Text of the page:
While the glitter of platinum will likely catch the eye of property owners and managers across the country, it was a long-running and comprehensive approach to environmental sustainability that resulted in Cadillac Fairview securing LEED Platinum certification for its 100 Wellington St. West building in Toronto.
While Cadillac is accepting kudos and attention for landing the first platinum certification in the city for an office tower, the win is part of a lengthy program for the six-tower, 4.3-million square-foot Toronto-Dominion Centre complex.
“We do have a big plan here at the TD Centre, the 100 Wellington St. West tower is the third tower out of six to be certified,” said David Hoffman, general manager of the TD Centre.
The first two towers (77 King St. West and 79 Wellington West) were both certified LEED Gold and Hoffman expects the final three buildings to be certified by the end of 2013 with either a gold or platinum certification.
The success of 100 Wellington West is even more impressive when one considers the 33-storey tower is nearly four decades old (the handsome, Ludwig Mies van der Rohe-designed black building was completed in 1974).
“This is a great example even in an older complex that you can achieve it with hard work and dedication,” said Hoffman. “The reality is there are no easy answers, just hard decisions.”
Comprehensive approach works for Cadillac
So just how was Cadillac able to secure the city’s first LEED Platinum certification?
“I have been asked that question a couple of times and it wasn’t so much what we did differently but what we already were doing and how we used LEED,” said Hoffman. “Unlike other properties or other towers that go after LEED certification, we didn’t use LEED as a scorecard to simply begin the implementation of a program or initiative.”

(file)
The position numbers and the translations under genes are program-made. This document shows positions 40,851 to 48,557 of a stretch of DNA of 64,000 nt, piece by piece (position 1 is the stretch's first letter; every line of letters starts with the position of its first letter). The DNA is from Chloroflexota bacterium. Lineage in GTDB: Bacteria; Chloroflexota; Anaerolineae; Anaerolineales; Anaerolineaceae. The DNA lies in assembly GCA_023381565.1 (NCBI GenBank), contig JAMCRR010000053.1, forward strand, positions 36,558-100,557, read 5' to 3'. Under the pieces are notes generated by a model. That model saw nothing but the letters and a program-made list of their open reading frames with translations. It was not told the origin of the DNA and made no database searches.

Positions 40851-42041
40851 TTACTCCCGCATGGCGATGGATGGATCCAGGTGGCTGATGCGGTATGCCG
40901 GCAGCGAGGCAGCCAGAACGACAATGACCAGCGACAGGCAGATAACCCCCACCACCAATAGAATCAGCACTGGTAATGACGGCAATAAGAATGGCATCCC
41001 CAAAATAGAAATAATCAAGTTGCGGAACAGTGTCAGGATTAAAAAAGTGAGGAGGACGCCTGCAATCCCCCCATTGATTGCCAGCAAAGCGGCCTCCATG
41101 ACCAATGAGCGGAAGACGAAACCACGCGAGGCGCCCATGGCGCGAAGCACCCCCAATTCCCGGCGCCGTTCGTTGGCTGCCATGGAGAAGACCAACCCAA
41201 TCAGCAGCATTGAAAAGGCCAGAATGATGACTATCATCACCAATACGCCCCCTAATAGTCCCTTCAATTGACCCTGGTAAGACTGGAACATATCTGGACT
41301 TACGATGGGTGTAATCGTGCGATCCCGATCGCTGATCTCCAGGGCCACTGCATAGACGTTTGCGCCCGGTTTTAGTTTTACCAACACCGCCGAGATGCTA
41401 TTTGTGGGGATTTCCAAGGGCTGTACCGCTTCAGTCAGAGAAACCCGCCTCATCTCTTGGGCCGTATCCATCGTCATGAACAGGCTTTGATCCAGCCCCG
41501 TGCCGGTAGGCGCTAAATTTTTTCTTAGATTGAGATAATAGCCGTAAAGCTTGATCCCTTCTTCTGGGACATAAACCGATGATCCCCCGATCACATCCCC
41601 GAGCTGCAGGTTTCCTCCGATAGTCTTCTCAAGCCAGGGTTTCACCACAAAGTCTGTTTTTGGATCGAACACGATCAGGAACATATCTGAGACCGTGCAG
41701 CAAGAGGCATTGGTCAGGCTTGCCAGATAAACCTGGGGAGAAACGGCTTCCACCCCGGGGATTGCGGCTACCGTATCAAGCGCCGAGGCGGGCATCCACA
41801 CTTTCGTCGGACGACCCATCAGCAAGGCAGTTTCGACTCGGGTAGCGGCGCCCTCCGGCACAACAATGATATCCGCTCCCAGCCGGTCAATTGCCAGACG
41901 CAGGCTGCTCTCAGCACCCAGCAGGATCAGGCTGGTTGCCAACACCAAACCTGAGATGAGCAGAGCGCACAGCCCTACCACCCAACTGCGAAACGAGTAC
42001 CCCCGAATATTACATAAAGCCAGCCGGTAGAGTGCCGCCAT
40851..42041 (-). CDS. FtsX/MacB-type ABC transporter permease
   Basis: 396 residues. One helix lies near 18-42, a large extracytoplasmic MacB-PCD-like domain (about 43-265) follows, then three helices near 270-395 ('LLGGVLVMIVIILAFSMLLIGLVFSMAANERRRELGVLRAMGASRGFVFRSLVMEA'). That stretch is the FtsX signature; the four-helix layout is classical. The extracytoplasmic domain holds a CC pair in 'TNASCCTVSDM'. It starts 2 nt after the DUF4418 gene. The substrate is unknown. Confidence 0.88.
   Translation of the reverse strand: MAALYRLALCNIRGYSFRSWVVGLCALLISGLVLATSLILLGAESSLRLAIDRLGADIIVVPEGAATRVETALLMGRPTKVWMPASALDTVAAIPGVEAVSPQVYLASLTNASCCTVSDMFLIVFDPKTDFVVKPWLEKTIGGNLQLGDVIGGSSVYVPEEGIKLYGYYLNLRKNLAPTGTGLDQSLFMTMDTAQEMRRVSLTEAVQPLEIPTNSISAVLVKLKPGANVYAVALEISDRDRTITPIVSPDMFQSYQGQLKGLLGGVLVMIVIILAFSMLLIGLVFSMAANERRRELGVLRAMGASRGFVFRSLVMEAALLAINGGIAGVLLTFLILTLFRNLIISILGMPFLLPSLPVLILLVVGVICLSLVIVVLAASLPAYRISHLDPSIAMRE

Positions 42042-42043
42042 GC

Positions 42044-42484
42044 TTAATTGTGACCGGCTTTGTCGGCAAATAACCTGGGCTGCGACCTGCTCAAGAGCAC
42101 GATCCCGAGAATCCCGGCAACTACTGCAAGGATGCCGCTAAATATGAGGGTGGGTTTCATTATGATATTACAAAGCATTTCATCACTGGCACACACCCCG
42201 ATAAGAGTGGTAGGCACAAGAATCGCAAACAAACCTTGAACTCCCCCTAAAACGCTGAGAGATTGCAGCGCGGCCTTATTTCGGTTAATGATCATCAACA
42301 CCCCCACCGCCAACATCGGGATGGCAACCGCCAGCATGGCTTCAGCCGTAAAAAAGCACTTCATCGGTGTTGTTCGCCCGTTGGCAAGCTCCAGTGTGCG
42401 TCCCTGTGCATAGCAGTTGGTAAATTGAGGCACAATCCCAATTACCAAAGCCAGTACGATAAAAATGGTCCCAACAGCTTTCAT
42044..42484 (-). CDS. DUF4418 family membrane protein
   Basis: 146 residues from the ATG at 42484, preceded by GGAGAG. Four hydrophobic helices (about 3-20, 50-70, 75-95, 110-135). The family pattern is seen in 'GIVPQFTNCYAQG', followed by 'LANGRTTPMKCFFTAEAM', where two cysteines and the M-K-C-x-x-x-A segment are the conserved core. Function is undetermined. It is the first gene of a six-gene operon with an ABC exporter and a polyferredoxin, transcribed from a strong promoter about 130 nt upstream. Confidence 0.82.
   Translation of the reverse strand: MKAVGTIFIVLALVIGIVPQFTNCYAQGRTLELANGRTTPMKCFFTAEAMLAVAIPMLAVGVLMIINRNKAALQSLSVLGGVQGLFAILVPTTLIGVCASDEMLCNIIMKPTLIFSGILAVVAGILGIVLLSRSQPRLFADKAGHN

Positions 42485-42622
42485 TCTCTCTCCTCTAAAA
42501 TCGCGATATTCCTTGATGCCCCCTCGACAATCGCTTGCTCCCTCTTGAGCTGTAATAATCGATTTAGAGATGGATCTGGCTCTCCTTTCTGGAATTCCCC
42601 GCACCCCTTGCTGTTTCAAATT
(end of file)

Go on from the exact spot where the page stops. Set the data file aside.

Instead, LEED was used to validate existing programs that are already used in 100 Wellington West and other buildings in the complex.
The centre’s GM rhymed off examples: the TD complex was among the first to hook into the Enwave deepwater cooling system (in 2004), which serves the financial district, and can be considered the start of the series of green measures; it was one of the first property owners to install tenant sub-metering systems on every floor, “which allows tenants to view and manage their specific use of energy in real time;” and the implementation of a washroom fixture upgrade program (faucets, toilets and urinals) and an overall smart-water system.
Real time energy dashboard for 100 Wellington
Tenants getting green too
The TD Centre also got tenants involved beyond installation of their energy meters. It created the Tenant Green Council Occupant Engagement Program (which just won the Pinnacle award at BOMA National, Hoffman said).
The eight-tenant council, representing some of the TD Centre’s largest tenants, has been involved in a series of initiatives that include “green behaviours, practices, consciousness that in turn, drive conservation,” explained Hoffman.
The council is set up to run cross-complex campaigns. Last year, it ran an energy-saving campaign that resulted in the reduction of 2.4-million kilowatt hours. It is currently in the middle of a waste campaign and organizers hope to improve the TD Centre’s already impressive diversion rate of 80 per cent.